Sleep is important for every part of your health, including your fertility. Without it, women can have trouble ovulating and men may lack healthy sperm.
You probably already know that lifestyle factors like diet and stress can impact your fertility, but did you know that sleep can also play a role? Given how important sleep is to your overall health, it’s unsurprising that a lack of sleep can have a negative impact on your fertility. According to the Centers for Disease Control and Prevention, more than a third of Americans don’t get enough sleep. For the 6.1 million American women who struggle with fertility, and for the many men who do as well, getting a good night’s sleep may help improve their chances of successful conception.
Lack of Sleep and Fertility
For both men and women, the same area of the brain that regulates hormones related to sleep — such as melatonin and cortisol — also triggers daily releases of reproductive hormones. While we don’t yet know all the specifics of how exactly sleep and reproductive systems interact, or the degree of their interaction, we do know that a lack of sleep can definitely harm fertility. One study even found that women suffering from insomnia are four times more likely to experience fertility struggles than their better-rested counterparts.
For women, long-term sleep loss can have direct effects on a variety of hormones related to reproduction, including progesterone, estrogen, prolactin, luteinizing hormone (LH), and follicle-stimulating hormone (FSH). These hormones are responsible for ovulation and when their levels are low, you may experience menstrual irregularity and difficulties with ovulation. These problems can make it more difficult to conceive. In order to make sure that their hormone levels are high, women need to make sure that they are getting regular, sufficient sleep.
When it comes to men, their testosterone production is tied to their sleep patterns. Not only can insufficient sleep get in the way of healthy sperm production in men, excessive sleep can also cause fertility issues. For men, testosterone is produced every day, usually while they are asleep. Several studies have found that optimal testosterone levels are affected by total sleep time. They have shown that men who sleep less than 6 hours and more than 9 hours are 42% less likely to conceive than men who sleep 8 hours.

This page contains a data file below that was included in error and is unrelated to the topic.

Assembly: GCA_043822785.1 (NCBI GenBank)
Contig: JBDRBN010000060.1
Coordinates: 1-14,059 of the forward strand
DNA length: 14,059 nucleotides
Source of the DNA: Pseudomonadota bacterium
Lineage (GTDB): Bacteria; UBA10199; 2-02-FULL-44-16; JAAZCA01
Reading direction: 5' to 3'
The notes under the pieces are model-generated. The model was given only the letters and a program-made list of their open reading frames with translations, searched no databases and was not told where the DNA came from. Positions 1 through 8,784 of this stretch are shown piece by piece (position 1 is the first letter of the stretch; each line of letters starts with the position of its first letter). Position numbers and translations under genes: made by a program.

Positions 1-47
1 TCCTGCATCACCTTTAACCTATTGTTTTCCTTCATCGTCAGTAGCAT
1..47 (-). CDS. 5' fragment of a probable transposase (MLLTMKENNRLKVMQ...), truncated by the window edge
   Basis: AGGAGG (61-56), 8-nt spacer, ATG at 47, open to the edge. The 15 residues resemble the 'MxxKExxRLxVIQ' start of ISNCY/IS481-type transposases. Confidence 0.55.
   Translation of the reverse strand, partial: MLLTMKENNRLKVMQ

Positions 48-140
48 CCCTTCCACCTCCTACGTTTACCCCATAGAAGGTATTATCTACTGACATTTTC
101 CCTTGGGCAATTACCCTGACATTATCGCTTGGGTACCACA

Tips for a Good Night’s Sleep
Luckily, if you are having trouble with your sleep habits, there are a number of steps you can take to get on a better sleep schedule and improve your fertility.
- Start exercising. Increasing your aerobic and weight-training exercise can have a positive influence on sleep, just make sure you do it at least 5 to 6 hours before going to bed.
- Get outside. Your circadian rhythms are strongly influenced by both natural and artificial light. Exposing yourself to sunlight, especially at midday, can have a positive impact on circadian rhythm dysfunction.
- Reduce your exposure to artificial light, especially blue light, before bed. This light can be associated with insomnia and circadian rhythm problems, which is why it is best to reduce screen time before bed in particular, but also to reduce blue light exposure throughout the day as well.
- Develop a sleep routine and stick to it. This includes creating a standard pre-bedtime ritual and having consistent sleep and wake times.
- Keep a space cushion between stimulants, like caffeine and alcohol, and sleep. Try to give yourself at least five hours between use and sleep.
Don’t let something like a love of late-night TV get in the way of your having the pregnancy you dream of. If you are looking for help understanding how your sleep patterns might be impacting your fertility, or if you are simply looking to learn more about factors that might impact fertility, don’t hesitate to contact us at AFCT. Our fertility specialists can help you understand what changes might help you get on the right track to kickstart your fertility journey.